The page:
In both of the experiences you describe, you were not treated fairly. I think it's really healthy to be disappointed at unfair treatment: for one thing, this kind of disappointment is a key component in learning to treat others fairly; for another, indifference to being treated poorly could be dangerous just as absence of pain on being burned could be dangerous.
It is however good to cultivate a sense of perspective on such matters. When unfair treatment has serious, lasting negative consequences, you should fight back. When it's a passing thing, sometimes it is better to take just one quick shot at rectifying the situation, and sometimes it is better just to let it go. Let me ask you this: What are the specific negative consequences of what happened to you? Are they durable? Will they affect your future?
With regard to the first case: I am a tenured full professor, and I have never had my academic research formally judged and graded at a conference. So I honestly don't know what you lost out on by being judged poorly. Maybe some words of praise, a line on your CV, and/or a small cash prize? These are not serious losses. The experience seems to have hurt your morale. I understand that, but I think you can easily shake it off with the right perspective. Two people evaluated your research. One person gave you an excellent evaluation, and one person gave you a poor evaluation. Already that's not so bad. But wait, it gets much better: the person who evaluated your work poorly had you confused with someone else. So actually no one really thought your work was poor. Isn't that great?
The second situation is similar in that in fact you are only receiving positive feedback. If going to a conference in Pittsburgh is praiseworthy and you went to the conference, then the praise actually applies to you. The person who gave the praise may not know that, but you know it, and that's much more important. By the way, when a student award is for something subjective like "good research" rather than being best with respect to an explicit metric, awards are very often given to graduating students rather than non-graduating students. If an award was given to a graduating student in your research group and you feel more accomplished already than that student, you have quite a good shot at getting the award yourself when you graduate.
There is a general theme here: successful academics are largely self-motivated. And for most academics, the greatest reward and job perk is the satisfaction they derive from their own understanding and achievements, both at any given time and the experience of being on a steady upward trajectory of mastery and accomplishments. (I am reminded of my college's alma mater: Let knowledge grow from more to more; and so be human life enriched.) Praise and rewards are not insignificant -- among other things, they are key checks on our own self-evaluation -- but they ought to be less significant than your internal sense of your own academic trajectory. If you actually love research -- and it sounds like you do -- then that is your reward right there. I'm not saying you should ignore the rest, but as above you can try to put it in perspective.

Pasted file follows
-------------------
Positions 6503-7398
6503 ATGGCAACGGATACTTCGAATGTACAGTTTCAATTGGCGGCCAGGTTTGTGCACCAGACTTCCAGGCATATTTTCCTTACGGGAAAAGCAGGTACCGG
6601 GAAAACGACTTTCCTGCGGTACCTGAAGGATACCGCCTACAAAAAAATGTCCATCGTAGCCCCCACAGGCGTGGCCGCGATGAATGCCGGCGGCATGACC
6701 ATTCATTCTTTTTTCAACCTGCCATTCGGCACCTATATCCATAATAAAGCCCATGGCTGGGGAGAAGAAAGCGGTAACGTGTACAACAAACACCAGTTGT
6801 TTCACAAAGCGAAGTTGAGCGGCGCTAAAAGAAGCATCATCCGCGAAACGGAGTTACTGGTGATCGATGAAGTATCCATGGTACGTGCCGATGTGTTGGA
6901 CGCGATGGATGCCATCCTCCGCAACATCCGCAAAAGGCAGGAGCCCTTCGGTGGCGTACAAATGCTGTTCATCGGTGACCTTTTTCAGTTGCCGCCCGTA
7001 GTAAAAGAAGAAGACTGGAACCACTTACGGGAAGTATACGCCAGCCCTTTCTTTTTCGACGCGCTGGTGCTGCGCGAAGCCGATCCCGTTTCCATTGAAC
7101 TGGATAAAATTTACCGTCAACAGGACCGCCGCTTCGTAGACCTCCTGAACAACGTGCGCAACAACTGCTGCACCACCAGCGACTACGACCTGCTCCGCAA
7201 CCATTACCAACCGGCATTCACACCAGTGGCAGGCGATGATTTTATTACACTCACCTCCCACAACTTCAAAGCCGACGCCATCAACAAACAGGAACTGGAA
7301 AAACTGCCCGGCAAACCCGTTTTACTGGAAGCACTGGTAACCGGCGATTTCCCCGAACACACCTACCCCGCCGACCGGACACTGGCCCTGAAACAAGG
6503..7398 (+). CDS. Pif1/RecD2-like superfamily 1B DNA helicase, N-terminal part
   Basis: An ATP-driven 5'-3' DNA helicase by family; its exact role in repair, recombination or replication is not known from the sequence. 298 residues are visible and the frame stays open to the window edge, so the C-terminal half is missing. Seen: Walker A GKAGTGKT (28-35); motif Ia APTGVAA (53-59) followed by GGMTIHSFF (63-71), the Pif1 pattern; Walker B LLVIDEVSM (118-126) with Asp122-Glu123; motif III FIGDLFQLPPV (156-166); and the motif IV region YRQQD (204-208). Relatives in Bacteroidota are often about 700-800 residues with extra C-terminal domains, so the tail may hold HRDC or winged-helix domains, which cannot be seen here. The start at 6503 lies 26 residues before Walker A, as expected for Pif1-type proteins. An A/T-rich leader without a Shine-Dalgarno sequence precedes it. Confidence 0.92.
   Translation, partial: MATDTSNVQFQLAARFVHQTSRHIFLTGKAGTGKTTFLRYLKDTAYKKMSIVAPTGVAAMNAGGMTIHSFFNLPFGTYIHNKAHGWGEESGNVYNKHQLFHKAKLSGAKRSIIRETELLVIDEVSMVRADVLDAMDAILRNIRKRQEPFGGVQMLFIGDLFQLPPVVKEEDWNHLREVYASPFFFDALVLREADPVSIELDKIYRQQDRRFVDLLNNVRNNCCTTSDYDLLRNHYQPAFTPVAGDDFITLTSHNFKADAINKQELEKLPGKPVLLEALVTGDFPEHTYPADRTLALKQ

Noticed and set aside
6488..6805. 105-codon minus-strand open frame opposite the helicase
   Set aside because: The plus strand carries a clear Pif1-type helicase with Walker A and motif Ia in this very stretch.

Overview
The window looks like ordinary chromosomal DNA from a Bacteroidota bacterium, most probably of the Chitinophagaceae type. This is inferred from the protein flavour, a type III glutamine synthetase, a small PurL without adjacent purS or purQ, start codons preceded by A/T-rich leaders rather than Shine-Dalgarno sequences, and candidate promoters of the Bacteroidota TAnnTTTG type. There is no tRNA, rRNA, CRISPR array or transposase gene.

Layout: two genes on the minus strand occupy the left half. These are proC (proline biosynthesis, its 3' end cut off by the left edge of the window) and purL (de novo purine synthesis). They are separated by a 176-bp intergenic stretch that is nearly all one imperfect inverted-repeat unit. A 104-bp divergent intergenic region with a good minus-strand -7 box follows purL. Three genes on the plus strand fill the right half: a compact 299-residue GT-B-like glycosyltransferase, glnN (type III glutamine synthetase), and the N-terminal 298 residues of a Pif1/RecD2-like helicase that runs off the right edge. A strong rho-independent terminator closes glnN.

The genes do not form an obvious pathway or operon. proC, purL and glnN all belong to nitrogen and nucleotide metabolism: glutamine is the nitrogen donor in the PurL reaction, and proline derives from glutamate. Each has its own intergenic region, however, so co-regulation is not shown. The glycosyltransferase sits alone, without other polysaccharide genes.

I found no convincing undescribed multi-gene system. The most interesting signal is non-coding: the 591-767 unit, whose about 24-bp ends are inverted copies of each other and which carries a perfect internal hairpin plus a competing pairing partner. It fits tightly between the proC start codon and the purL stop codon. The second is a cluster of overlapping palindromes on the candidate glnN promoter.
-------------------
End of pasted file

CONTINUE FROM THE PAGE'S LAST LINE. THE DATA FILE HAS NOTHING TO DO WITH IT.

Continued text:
To address your questions:
Is this kind of thing common in academia?
The specific nature of the bumbling you describe is not necessarily so common (though bumbling of one kind or another is hardly rare). But being underappreciated largely by mistake or inattention is rather common, I'm afraid. Every academic I know can spin a wrenching yarn about excellent work which was treated rather shabbily by others.
More importantly, how do I feel confident and motivated again in research when I feel really unsupported?
That's a very personal question, but I have given some part of what I hope is a helpful answer. Namely, you have to do you. Being unsupported through what you can clearly and rationally perceive are the faults of others rather than your own should not discourage you from continuing in academia. It may mean that there is a better place for you, but good news -- repeated changes of location which bring new mentors, collaborators and subsidiaries are a key feature of academia. As I mentioned, in each of your stories above there is clear positive feedback on your work and no clear negative feedback -- so I see absolutely no reason for you to lose confidence in yourself and in your own work.
The point of being in an "honors college" is not accumulating honors, by the way. (To be frank, the terminology is really pretty silly, and even somewhat off-putting.) Rather it is about being given extra opportunities and being guided towards more rapid mastery: to say it slightly mathematically, it is about increasing the slope of your academic trajectory. Giving a student an award for going to a conference is also a bit silly, like giving a child an award for bringing home a good book from the library: yes, there was some praiseworthy behavior involved, but the important part is the opportunity, not the praise for receiving it, and whether the opportunity was used well and/or turns out to be significant is for the person who received the opportunity to judge, not the person who gave the praise. Would you rather have the praise and not the book or the book and not the praise? Clearly the book is preferable...if you actually want to read it. Similarly, I hope you will see that by going to the conference and not getting the praise, you were supported more (in this one instance, anyway) than your colleague who was lavishly praised for a conference that she didn't attend! Ask yourself whether you enjoyed the conference. If you did, there's your motivation.